#ThankYouCandace: Candace Parker’s immense impact on women’s basketball duplicated by few


It will be hard to envision a WNBA sans Candace Parker – but that reality hit the women’s basketball landscape like a tidal wave this past Sunday when it was initially announced by the Las Vegas Aces themselves (as well as herself on her Instagram) that Parker would indeed call it a career. 

Greatest of All Time conversations are becoming more prevalent in women’s basketball given the number of years that the WNBA has under its belt. When the 2024 season tips off in a few weeks, the W will be in its 28thseason. 

At this point, we know a number of the names that have been in that conversation, but any conversation that fails to include Parker may not exactly be a real conversation of the game’s all-time greats.

There are few players whose name is as synonymous with greatness and winning as Parker is. Even when she was rising through the ranks of the sport out of the Chicago area – a region that has produced a number of basketball talents (Tamika Catchings, Cappie Pondexter, Jewell Loyd, Morgan Tuck, etc.) – one could see that she was destined to be a name to remember. Parker is the only three-time winner of Illinois’ prestigious Ms. Basketball award.


That only continued when she took the next step in her career in the college ranks under Pat Summitt with the Tennessee Lady Vols where she won two national championships before entering the WNBA. Those two national championships Parker led the Lady Vols to were the first for the program since 1998 which, by the standards of Summitt’s Lady Vols, were a drought. 


The Los Angeles Sparks knew they were getting a franchise cornerstone for the next several years when they drafted Parker with the No. 1 overall pick in the 2008 draft. It took only one game for the rest of the WNBA to know that with Parker’s arrival the rest of the league had a huge problem on its hands. 

She tallied 34 points in her WNBA debut and went on to win Rookie of the Year (and the MVP award) for 2008. Los Angeles also posted a 20-14 record and finished third in the Western Conference. 

The Sparks also posted 20-win seasons in 2013 and 2014 but it would be in the mid-to-late 2010s where the team’s profile would hit a peak.


That was when Los Angeles was embroiled in a heated rivalry with the Minnesota Lynx as to which team claimed WNBA supremacy. Following the Lynx winning championships in 2011, 2013 and 2015, the two teams did battle in the 2016 WNBA Finals. 

It was a hard-fought series that went the distance of five games, but it would be one that was won by the Sparks as it was the first WNBA championship for Parker (and the first for the Sparks since 2002) – one where she also claimed Finals MVP honors. Minnesota would get its sweet revenge the following season. 

While the Lynx would begin to decline from its championship euphoria they experienced throughout the 2010s, the Sparks would remain contenders as long as Parker continued to sport Los Angeles’ signature purple and gold colors. In 2019 and 2020, potential Sparks playoff runs were put to a halt at the hands of the Connecticut Sun. In 2020, Parker was named Defensive Player of the Year.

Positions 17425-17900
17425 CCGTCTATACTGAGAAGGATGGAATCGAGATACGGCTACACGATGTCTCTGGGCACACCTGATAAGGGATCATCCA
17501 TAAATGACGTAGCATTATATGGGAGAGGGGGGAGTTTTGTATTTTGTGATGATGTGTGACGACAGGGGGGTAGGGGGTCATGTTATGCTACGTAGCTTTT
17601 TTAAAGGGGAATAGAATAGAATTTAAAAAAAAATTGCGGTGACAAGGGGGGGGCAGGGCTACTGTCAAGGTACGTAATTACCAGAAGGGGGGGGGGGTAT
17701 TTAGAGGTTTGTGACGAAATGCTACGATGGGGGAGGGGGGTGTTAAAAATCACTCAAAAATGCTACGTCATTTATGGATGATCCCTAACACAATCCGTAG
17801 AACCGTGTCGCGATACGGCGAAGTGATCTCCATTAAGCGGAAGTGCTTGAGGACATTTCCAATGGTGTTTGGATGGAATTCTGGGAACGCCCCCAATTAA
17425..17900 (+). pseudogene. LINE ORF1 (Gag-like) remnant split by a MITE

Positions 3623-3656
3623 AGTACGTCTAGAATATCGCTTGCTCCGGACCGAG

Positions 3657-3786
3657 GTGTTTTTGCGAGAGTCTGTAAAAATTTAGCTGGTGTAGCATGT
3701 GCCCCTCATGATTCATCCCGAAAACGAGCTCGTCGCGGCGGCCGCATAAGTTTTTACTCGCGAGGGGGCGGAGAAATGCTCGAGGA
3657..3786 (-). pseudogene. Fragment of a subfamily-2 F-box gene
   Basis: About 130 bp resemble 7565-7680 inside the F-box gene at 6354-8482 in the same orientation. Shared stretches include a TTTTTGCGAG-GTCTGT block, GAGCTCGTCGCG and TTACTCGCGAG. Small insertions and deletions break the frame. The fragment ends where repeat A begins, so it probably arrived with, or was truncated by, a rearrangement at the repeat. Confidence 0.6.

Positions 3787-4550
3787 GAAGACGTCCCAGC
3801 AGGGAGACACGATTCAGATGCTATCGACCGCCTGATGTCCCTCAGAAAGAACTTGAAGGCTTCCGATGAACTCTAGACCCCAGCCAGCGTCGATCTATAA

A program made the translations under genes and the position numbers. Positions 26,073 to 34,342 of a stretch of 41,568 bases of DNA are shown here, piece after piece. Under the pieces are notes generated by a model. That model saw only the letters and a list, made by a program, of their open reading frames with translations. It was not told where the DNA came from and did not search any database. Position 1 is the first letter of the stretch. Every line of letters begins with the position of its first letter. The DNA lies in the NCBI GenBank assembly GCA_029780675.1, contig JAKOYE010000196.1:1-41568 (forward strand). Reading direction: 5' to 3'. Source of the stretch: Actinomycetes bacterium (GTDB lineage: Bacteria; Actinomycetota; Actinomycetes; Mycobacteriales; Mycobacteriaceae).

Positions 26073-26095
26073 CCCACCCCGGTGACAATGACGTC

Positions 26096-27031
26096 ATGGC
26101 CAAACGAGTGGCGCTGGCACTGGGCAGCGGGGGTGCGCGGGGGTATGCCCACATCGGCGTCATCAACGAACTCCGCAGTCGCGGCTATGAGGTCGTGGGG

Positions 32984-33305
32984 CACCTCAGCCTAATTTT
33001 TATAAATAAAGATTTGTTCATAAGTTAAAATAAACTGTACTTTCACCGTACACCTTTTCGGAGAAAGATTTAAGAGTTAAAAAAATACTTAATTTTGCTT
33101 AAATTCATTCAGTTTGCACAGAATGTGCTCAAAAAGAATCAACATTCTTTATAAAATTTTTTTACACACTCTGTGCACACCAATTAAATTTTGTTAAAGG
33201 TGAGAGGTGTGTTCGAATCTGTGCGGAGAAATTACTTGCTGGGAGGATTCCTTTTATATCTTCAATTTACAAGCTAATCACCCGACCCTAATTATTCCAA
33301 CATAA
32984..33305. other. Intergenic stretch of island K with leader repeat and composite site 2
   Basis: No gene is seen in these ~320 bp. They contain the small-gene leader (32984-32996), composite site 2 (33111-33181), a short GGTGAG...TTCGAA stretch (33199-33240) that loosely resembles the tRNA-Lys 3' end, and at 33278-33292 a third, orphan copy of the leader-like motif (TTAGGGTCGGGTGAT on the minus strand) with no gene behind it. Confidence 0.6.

The emergence out of the bubble also saw Parker emerge with a new team – her hometown team in the Chicago Sky – a team that had yet to claim a championship prior to Parker’s arrival but was on a clear upward trajectory at the time. With a core that included Parker, Kahleah Copper, Courtney Vandersloot and Allie Quigley plus James Wade as head coach, the Naperville native returned home to Chicago to help the Sky defeat the Phoenix Mercury in four games for the 2021 WNBA championship. 


Parker also won another championship – her third – in 2023 with the Aces. Along with her three WNBA championships, she also has a pair of Olympic gold medals as part of her future Hall of Fame resume. Parker also has a pair of regular season MVP awards not to mention was named to the All-Star Game on seven occasions.

Wherever she went, championships followed. It did not matter which team it was – any team that had her wearing its colors was a contender for a championship. 

There are many who pick up basketballs and envision themselves one day being among the greats. Parker established herself as one of the game’s all-time greats. 

In WNBA circles, there is so much talk about “growing” the game. The game is certainly bigger and better than when Parker first became a household name. Not too long ago, we spoke to Minnesota Lynx coach Cheryl Reeve and she responded to the notion that the Las Vegas Aces and New York Liberty have set a new standard for the W.

Reeve mentioned how it was the Lynx-Sparks rivalry of the mid-to-late 2010s – that Parker was a key part of – that paved the way for the astronomical success the WNBA is experiencing today.


It was somewhat poetic that on a weekend where a new class was inducted into the Women’s Basketball Hall of Fame – located in the same city of Knoxville, Tennessee where Parker became a household name on the national stage that one of Knoxville’s adopted daughters would call it a career. 

It will not be long before Parker herself is part of a future Women’s Basketball Hall of Fame class where she is sure to give a moving speech in the town she called home for four years. That is in addition to being part of a Naismith Memorial Basketball Hall of Fame induction ceremony in Springfield, Massachusetts. 

Icon. Legend. GOAT. 

Thank. You. Candace.